Comment by Jeff Bennett — April 22, 2013 @ 10:10 am

  4. I also ran into this causing issues with version store/snapshot isolation. We have a regular monthly deployment of price changes, etc. that makes hundreds of thousands of changes to “static” reference data. The goal was to permit this deployment without downtime to the website. The answer: read committed snapshot isolation, so the site can continue to use the version store without user interruption until deployment of the data changes was committed. However, I discovered the deployment process disabled foreign keys (Sch-M lock) to speed the data load, dumped the data, and then re-enabled the foreign keys. All wrapped in a transaction. So the Sch-M was held until the full transaction committed, preventing any usage of the data, even from the version store.

    Comment by @sqlbattsman — April 22, 2013 @ 10:21 am

  5. @Mushtaq, @Ravi, @Jeff
    Thanks for those words! I almost wish I “finished” the cartoon now.

    @sqlbattsman,
    Wow, hard lessons learned eh? Although they come with some pain. They seem to stick to the memory better don’t they?

    Comment by Michael J. Swart — April 22, 2013 @ 10:31 am

  6. This post is simply awesome! It would be nice to put it in a more eloquent way but “awesome” just emphasizes my precise feeling about it very nicely. You may want to look into teaching as you have a very good way of explaining things. Also those illustrations are very funny. I can only speak for me but humor definitely makes understanding anything easier.

    Comment by Manuel — April 22, 2013 @ 11:33 am

  7. Nice post, Michael. It’s definitely made me think twice about changes I thought would be minimally disruptive.

    Comment by Sandra — April 23, 2013 @ 11:46 am

  8. I am running this statement below. I believe it is doing a schema lock, as pointed out in your post. This seems to not allow any reads while altering this column. Is that correct? Is there a way to allow dirty reads while doing this operation?

    Alter table member.dbo.member Alter Column [user_name] varchar(100);

    Thanks,

    David

    Comment by David — September 29, 2014 @ 10:59 am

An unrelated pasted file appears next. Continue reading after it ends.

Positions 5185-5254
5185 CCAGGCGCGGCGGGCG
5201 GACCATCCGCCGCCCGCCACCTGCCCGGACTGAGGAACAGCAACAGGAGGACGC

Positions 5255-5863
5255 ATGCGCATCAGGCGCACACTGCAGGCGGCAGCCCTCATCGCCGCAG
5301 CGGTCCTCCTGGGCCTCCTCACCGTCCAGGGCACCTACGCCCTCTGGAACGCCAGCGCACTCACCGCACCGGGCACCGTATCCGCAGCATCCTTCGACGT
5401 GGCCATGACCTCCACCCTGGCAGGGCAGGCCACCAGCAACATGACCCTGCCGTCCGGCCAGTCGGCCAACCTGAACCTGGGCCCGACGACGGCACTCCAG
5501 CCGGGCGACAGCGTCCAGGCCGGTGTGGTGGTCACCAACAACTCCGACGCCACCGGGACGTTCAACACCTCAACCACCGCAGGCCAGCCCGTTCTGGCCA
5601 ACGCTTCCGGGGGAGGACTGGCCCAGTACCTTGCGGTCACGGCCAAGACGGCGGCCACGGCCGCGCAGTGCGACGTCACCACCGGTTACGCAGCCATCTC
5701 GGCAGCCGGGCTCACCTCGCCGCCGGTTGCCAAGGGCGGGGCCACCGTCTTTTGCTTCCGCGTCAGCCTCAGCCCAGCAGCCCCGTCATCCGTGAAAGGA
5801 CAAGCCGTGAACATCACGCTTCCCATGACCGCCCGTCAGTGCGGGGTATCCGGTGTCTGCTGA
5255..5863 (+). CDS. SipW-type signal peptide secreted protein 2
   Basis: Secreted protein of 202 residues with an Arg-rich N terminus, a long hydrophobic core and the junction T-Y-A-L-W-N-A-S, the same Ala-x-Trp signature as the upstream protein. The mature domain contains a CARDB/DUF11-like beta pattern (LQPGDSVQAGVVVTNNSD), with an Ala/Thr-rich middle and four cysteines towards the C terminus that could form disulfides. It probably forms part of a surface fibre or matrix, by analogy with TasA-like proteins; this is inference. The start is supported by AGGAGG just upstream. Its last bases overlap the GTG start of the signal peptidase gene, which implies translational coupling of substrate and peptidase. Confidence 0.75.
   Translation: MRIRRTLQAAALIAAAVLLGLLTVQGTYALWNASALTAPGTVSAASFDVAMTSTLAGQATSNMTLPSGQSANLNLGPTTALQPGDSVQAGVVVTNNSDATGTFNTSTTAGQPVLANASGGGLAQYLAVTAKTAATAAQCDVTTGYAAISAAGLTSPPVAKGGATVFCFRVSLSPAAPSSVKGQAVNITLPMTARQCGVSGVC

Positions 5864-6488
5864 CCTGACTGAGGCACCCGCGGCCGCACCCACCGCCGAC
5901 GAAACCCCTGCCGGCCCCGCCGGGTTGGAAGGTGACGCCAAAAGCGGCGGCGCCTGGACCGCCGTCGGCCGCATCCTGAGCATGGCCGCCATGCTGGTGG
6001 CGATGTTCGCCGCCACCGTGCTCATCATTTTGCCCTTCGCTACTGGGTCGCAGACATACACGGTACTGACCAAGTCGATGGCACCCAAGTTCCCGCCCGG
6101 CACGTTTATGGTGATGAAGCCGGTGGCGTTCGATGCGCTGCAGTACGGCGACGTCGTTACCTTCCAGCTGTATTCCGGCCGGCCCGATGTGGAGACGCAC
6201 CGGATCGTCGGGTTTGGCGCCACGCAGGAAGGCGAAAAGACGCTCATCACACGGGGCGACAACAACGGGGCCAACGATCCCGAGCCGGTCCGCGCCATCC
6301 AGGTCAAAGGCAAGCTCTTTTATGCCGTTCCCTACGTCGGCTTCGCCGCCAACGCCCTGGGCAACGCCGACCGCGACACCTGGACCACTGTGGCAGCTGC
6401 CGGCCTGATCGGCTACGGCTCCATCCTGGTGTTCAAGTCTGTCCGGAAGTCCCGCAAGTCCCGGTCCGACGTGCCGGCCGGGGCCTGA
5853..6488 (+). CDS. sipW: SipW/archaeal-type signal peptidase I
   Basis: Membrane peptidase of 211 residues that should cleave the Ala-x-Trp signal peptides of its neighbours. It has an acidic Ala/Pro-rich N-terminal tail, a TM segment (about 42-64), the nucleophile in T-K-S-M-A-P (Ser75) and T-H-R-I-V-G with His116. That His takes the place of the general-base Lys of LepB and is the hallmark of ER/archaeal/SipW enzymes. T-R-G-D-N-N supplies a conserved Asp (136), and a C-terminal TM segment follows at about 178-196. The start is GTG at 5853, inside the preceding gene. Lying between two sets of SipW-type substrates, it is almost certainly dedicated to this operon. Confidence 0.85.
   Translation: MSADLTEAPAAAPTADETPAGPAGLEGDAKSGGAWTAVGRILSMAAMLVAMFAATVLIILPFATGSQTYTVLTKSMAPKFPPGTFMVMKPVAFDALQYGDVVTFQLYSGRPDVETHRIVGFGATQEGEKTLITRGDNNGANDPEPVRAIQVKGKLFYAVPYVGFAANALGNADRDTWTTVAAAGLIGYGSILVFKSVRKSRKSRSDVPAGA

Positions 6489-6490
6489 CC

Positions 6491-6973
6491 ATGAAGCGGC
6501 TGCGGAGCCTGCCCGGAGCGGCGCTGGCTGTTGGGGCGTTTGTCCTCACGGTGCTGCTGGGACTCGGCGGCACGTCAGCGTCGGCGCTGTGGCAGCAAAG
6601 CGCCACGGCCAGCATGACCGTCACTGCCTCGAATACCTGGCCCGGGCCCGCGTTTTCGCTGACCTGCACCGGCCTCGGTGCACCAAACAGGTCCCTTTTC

9. Hi David,

    There’s no way to allow dirty reads while doing this operation. Schema stability locks (Sch-S) are always taken by any query that reads from a table. The best you can hope for is a short lived schema lock taken by your alter statement.
    I wrote about how quick SQL Server is at altering text columns here http://michaeljswart.com/2013/04/altering-text-columns-only-a-metadata-change/

    If the schema lock is held for an unacceptably long time, then you may have to get really creative. Consider some fancy data migration techniques as described here:
    http://michaeljswart.com/2012/04/modifying-tables-online-part-1-migration-strategy/
    This migration strategy is usually really difficult and it doesn’t avoid a schema locks. But it can minimize the duration these locks are held.

    Comment by Michael J. Swart — September 29, 2014 @ 12:09 pm

  10. Thanks for your explaination Michael!
    I think this is the reason why my Rebuilding Index job in Maintenance Plan always running a whole day and got nothing.
    But How can I prevent this problem? index always can’t be rebuilt make me feel sick. lol

    Comment by Terence — March 6, 2015 @ 4:46 am

  11. Maybe, maybe not Terence. I’m can’t say anything about your situation, but I know that many have great success by using Ola Hallengren’s maintenance scripts instead of maintenance plans. https://www.google.ca/search?q=ola+hallengren+maintenance

    Comment by Michael J. Swart — March 6, 2015 @ 4:36 pm

  12. Assuming table_a is the table that has the sch-m lock due to offline index operation:
    Could you have created a table with similar DDL but different name table_b, flushed procedure cache, then created a view (named table_a_ pointing to table_b? I remember that the view would take precedence over the table if the names coincided… not sure if all the necessary steps would be permitted, though. I’ll give it a shot and try to verify with trace flag 1200, but my ability to produce a meaningful repro is always in question 🙂

    Comment by sqL_handLe — April 18, 2015 @ 12:51 am

  13. Hi sqL_handle,

    I did a demo on this a while ago and it turns out there *is* a way to get around the lock. I haven’t tested whether your method works, but it sounds similar to mine.
    Follow this link to get find a set of scripts that demonstrate my own reproduction: http://1drv.ms/1aOm8Xk

    Comment by Michael J. Swart — April 21, 2015 @ 9:47 am

  14. […] seeing? Turns out the Sch-M is a “schema modification lock”, and I have to agree with Michael J. Swart’s article, schema modification locks are indeed evil. They are essentially incompatible with every other lock […]

    Pingback by Thanks for the Help with Deadlocks | Oh Yeah — May 11, 2015 @ 9:58 am